Do any of your loved ones have AIDS, or have they been diagnosed as HIV-positive? Do you know how to deal with the disease and take care of this person? Here are a few basic facts that you need to know before taking any action.
AIDS is not a social taboo. It is a disease like any other. AIDS does not make people liable to any form of social degradation or loss of dignity. Always remember, contracting AIDS does not change the individuals from how they were before. Their thoughts, beliefs, emotions and achievements are still the same. Abandoning HIV-positive family members or isolating them will just cause emotional trauma and worsen their health.
Living with a family member who has AIDS will not spread AIDS. The right knowledge will ensure a healthy life to the infected person and his or her family. A good caretaker should be well educated and informed of the facts about AIDS and the health needs of the infected individual.
HIV is not transmitted through day-to-day contact with the infected person.
- It will not spread by sharing food, dishes, drinking glasses or drinking fountains.
- It will not be transmitted through pets or from mosquito bites.
- You will not contract AIDS by merely hugging, kissing or shaking hands with an infected person.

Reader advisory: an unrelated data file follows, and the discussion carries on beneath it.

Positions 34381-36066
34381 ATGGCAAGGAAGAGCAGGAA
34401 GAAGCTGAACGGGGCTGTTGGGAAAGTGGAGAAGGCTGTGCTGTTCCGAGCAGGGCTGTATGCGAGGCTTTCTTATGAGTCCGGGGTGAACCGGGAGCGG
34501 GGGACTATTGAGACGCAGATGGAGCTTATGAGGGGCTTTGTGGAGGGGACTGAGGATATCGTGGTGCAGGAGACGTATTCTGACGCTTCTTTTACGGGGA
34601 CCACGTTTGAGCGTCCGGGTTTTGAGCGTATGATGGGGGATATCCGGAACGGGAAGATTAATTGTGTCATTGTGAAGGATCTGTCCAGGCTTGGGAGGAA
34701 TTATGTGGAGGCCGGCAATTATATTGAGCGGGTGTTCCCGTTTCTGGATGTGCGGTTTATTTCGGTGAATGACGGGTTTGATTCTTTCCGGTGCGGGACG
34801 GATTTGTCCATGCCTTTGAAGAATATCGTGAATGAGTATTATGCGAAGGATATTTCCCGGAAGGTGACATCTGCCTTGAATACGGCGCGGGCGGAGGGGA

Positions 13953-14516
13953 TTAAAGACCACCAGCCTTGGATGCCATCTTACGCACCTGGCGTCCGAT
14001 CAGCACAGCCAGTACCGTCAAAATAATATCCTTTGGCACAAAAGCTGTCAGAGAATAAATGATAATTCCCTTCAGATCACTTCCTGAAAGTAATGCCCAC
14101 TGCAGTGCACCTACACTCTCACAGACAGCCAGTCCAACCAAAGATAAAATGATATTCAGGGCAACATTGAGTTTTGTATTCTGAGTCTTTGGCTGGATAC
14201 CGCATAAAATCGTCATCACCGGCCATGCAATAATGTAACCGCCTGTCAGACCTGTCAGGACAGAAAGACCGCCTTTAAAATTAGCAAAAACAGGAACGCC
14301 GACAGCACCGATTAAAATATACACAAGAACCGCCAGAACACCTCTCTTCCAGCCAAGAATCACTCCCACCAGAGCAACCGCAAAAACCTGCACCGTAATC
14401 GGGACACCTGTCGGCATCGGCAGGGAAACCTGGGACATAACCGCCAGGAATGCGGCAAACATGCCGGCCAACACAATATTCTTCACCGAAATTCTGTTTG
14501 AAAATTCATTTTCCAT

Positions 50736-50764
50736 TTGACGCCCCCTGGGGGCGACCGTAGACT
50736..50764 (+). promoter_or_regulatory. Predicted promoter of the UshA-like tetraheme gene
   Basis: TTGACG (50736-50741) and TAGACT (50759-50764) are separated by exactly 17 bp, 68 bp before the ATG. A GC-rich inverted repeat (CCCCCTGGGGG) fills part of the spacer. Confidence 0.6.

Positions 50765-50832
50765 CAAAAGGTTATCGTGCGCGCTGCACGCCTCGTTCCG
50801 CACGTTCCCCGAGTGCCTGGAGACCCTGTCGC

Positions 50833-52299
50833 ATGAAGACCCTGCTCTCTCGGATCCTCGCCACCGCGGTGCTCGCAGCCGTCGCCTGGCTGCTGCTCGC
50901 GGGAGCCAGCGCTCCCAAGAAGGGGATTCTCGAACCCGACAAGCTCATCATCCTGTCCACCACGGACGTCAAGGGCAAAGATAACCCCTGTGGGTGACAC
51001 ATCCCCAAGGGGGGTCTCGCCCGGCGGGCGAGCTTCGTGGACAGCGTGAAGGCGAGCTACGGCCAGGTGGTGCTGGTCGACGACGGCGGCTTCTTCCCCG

- Scratching an infected person will not transmit AIDS.
- Coughing, sneezing, or sharing a toilet seat or bathroom will not transmit AIDS.
The following precautions must be taken to prevent transmission of HIV:
- Avoid any kind of sex or intercourse with the infected individual
- Prevent the use of needles that have come in contact with the infected individual.
- Avoid fluids that have the potential to transmit HIV, including semen, blood, breast milk, vaginal fluid, lymph and other fluids that come in contact with blood.
HIV-positive and AIDS-infected individuals have special dietary needs. Consult your doctor for advice on these needs. Also, maintain high levels of cleanliness and hygiene. A positive frame of mind and healthy thinking will ensure good health for the individual and happiness for his or her family.
Parenting an AIDS child:
- There is hope. AIDS-infected and HIV-positive babies can live long and healthy lives when they receive appropriate medical care
- Follow the recommended dietary and nutritional guidelines for your child.
- A reward system and a positive attitude will encourage your child to take his or her medicines without much hassle.
- Make a medicine schedule and seek your physician’s advice about fostering a positive attitude towards the medication.
- Educate and counsel other members in the family to give as much love and attention to the HIV child as they would to any other baby.
- Inform schoolteachers and friends about your child’s health condition
- Boost the child’s self-confidence.
- Seek help from experts to help your child cope with the social stigma of AIDS.
*Dr. Shuchin Bajaj , Physician based in New Delhi, India